By ellen "ellen in atlanta" (Atlanta, Georgia USA) - See all my reviews
Jacamo Peterson is one heck of a writer. He not only experienced the actions of this book, he wrote eloquently about his experiences.
When I was a young girl, there was a guy in my neighborhood who went to Vietnam. We moved away, but would come back to the neighborhood when we'd visit - the guy came back from Vietnam, but was so very different - he had long hair, beard, looked like he was shellshocked, only sat and stared. I didn't understand.
I do now.
I told Jacamo about this guy - I still think of him to this day.
I don't usually quote from the books I review - but will in this, because it's very poignant - "Rock, do you believe in this war?" "Jim, this isn't a war. this is an exercise in stupidity and no I don't believe in it. I believe in us. The American Soldier is capable of doing just about anything. If any of us get out of this alive and have half a mind left it will be because we are Americans."
Ordinary Americans doing extraordinary things in a war others decide to participate in.
No matter what the conflict - this book would be something a person who fought in the Iraq War could relate to - just as in the Vietnam War.
The language of A Hard Place is rough and tumble - real language not politically correct, not watered down. Peterson takes us into the conflict, and we feel the heat of the day, the bullets passing by, the pain when someone is hurt. It is a stunning book.
For those of you who are hesitant about reading a book about Vietnam, don't hesitate.
It is Everyman - in EveryWar.
And it will open your eyes.
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Reader Reviews for "A Hard Place (A Sergeants Tale) Revised (Kindle)"
|Reviewed by Kathey Peterson
|This book has given me great insite into the realities of what these soldiers went through. I can honestly say I have read this many times and still am amazed! He manages to capture the way they talked and acted then in a way that you can see in your mind the people as though they are still here. I would recommend it to anyone who has a friend or family member who participated in this war. It is written from someone who was on the ground fighting not from the men in charge. It is written in a way that you can feel, hear and even smell what it was like to be there! I hope someone turns it into a movie!!!!|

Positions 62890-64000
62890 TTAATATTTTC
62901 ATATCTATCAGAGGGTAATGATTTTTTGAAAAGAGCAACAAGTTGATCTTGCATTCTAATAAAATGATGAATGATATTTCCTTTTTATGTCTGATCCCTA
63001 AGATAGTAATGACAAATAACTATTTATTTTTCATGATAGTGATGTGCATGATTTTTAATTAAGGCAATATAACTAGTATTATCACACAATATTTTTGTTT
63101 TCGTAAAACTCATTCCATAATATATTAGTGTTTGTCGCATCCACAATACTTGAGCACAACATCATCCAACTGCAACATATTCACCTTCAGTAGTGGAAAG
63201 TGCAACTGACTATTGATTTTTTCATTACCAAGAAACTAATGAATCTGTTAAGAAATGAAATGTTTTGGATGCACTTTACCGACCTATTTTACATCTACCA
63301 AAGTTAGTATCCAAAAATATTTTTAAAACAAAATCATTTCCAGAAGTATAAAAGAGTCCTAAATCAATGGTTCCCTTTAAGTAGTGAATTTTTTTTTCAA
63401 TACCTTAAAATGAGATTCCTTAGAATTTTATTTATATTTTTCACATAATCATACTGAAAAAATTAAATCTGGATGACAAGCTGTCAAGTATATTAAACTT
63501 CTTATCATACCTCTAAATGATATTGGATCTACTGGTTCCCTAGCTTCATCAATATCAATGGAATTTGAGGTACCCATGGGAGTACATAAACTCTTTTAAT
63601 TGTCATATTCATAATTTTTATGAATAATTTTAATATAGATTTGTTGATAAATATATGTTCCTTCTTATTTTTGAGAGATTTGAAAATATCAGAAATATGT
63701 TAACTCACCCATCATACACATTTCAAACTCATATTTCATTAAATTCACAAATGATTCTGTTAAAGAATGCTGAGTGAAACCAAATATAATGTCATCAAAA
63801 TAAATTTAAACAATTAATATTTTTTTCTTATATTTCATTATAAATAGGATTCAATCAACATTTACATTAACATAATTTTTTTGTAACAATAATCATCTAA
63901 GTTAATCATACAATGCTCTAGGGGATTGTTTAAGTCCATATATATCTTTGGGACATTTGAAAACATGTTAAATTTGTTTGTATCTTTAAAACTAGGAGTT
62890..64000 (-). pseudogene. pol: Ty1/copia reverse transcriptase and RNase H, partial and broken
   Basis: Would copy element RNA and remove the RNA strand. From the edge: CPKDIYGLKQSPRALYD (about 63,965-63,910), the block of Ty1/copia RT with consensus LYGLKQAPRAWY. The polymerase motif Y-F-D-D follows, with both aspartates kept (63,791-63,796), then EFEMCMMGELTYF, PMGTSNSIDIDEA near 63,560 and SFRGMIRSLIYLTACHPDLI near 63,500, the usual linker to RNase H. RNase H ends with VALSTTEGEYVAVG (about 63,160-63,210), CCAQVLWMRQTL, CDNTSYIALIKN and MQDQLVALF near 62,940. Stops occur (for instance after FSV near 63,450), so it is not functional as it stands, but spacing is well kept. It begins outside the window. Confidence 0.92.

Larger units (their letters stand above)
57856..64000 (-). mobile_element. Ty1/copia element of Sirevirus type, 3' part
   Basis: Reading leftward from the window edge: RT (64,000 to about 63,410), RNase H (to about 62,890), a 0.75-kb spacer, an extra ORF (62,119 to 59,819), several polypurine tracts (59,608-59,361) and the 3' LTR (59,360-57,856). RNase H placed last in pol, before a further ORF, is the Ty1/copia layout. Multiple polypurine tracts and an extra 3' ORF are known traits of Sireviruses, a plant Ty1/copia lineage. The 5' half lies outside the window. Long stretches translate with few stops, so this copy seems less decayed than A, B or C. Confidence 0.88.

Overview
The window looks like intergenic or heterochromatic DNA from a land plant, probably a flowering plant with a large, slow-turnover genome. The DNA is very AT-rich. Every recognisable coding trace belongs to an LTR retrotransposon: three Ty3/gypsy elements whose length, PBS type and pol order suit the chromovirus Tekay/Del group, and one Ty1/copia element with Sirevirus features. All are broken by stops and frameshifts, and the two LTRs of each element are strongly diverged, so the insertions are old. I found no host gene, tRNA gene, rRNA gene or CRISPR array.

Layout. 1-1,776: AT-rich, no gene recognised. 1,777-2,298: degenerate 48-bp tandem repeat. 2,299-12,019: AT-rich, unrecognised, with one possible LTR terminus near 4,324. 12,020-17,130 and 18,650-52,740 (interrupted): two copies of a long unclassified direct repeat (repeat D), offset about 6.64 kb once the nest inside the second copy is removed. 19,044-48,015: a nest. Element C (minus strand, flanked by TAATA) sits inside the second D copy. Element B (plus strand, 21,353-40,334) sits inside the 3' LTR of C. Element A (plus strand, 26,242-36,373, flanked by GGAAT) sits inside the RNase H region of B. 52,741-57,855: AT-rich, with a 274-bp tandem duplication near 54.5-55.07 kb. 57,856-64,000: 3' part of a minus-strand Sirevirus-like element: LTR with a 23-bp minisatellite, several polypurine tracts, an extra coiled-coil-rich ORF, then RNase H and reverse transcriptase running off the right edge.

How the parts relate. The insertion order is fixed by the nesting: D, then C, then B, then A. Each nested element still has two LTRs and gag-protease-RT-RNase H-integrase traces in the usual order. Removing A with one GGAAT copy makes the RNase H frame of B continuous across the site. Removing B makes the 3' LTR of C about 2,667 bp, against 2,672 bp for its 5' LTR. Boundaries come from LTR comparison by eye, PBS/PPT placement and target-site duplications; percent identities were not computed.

|Reviewed by dennis batchelder
|Raw, gritty and as real as it gets.
"A Hard Place" is a first person view of Sergeant Peterson's third tour in Vietnam, at the tail-end of the war. It tells how Peterson led his small special operations unit through over a year of hunting down North Vietnamese Colonel Tranh, a particularly sadistic-minded terrorist and killer.
The Sergeant is a hard-boiled, honorable, caring, tough-as-nails, lead-from-the-front badass. He takes his men on hair-raising patrols, sets up ambushes, comes under plenty of fire, works the army system, and even has some fun. And we get to experience it first-hand: hoping he makes it, cheering him on through the slogs through the jungle to find Tranh, smelling his ham and eggs C rations, tensing up when his convoy crests the hill, mourning the deaths of his men.
"A Hard Place" is intense, direct, and unvarnished. It's filled with Peterson's overwhelming interpretation of what honor, comradeship, and courage under fire is like. If you want to experience life in the Vietnam war, told from the viewpoint of an NCO on the ground, this is the book for you. You'll gain a whole new perspective on (and a new level of respect for) what it means to serve your country... I know I did.